As soon as they fall pregnant mom’s-to-be are advised to start taking nutritional supplements to help meet their increased nutritional needs.
Dietician, Andrea du Plessis advises that nutrition during breast-feeding is vitally important, for the mother as much as for the baby. The energy, protein, and other nutrients in breast-milk come from the mother’s diet or from her body stores. If there are nutritional shortages at this time the mother’s body will ensure that her milk, and thereby the growing baby, receive the necessary nutrients.
The mother’s own energy and nutrient reserves will suffer, a process called maternal depletion. All breast-feeding mothers should therefore know how to optimise their nutritional intake for optimal health.
NUTRITIONAL RECOMMENDATIONS DURING BREAST-FEEDING
RDI: 1 300mg per day
Function: Building material for bone as well as maintenance of the mother’s bone density
Sources: Dairy products, tinned sardines (bones), anchovy paste, dark green leafy vegetables, almonds. Since it is unlikely that optimal daily dietary intake of calcium will be achieved, supplementation is highly recommended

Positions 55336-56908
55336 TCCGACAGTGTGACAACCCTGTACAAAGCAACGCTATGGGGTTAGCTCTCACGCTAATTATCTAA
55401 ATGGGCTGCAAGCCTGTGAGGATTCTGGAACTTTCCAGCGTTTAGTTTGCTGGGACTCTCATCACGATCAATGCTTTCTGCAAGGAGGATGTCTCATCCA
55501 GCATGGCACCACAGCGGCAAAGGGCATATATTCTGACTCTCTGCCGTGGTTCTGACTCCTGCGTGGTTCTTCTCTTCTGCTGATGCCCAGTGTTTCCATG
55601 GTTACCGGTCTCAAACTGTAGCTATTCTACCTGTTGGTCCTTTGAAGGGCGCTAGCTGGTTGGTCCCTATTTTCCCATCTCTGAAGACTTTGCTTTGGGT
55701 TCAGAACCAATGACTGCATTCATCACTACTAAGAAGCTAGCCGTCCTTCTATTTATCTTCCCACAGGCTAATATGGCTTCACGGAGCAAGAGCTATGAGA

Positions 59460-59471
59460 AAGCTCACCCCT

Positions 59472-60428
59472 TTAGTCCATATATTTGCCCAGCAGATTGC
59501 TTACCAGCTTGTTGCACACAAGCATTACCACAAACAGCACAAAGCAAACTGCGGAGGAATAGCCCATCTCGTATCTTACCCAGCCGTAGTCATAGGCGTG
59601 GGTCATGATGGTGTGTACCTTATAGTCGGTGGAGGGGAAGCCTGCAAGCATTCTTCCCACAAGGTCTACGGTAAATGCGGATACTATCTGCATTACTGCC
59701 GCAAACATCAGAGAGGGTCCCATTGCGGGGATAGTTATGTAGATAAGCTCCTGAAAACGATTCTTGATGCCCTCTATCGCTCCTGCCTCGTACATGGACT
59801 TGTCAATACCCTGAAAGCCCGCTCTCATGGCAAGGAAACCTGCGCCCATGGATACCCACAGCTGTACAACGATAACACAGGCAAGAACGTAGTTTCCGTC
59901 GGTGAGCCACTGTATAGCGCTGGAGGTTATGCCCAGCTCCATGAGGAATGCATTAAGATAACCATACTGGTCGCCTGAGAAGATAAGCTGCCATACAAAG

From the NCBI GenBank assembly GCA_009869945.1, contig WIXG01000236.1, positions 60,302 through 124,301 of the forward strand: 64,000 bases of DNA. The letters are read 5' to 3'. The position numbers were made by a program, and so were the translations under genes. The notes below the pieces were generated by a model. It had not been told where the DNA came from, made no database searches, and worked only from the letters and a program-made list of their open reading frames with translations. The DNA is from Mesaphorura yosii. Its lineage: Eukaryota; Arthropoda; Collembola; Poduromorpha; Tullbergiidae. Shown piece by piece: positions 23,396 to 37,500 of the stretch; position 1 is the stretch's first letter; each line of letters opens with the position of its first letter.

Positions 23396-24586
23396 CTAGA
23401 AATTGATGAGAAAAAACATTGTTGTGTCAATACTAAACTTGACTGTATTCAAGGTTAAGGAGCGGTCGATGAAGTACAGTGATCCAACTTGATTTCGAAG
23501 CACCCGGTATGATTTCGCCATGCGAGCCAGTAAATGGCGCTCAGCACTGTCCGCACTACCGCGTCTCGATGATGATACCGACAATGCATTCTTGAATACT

Function: Helps with calcium absorption, building of bone tissue and muscle development and functioning
Sources: Dark-green leafy vegetables, legumes, sardines, breakfast cereals, lean red meat, nuts
Function: Formation of DNA (genetic material), tissue formation and maintenance in mother and baby
Sources: Lean meat, seafood, whole grains, dried beans, eggs
Function: Energy metabolism assists growth and development of new body tissues in mother and baby
Sources: Whole grains, breakfast cereals, dairy, eggs, legumes, nuts, green vegetables
Function: Supports protein metabolism that forms part of the growth of new body tissues in mother and baby
Sources: Eggs, lean meat, whole grains, nuts, dairy
Function: Important for division of blood cells and may help in the prevention of anaemia
Sources: Lean meat and poultry, dairy, eggs
DID YOU KNOW?
Since it is highly unlikely that new moms will be able to achieve sufficient calcium intake to meet the increased needs resulting from breast-milk production, supplementation is vital. To ensure optimal nutritional value, calcium supplements should be formulated with magnesium and vitamin D.
Supplemental intake of 400-800mg per day is recommended over and above typical dietary intake, which usually ranges from 400-800mg per day.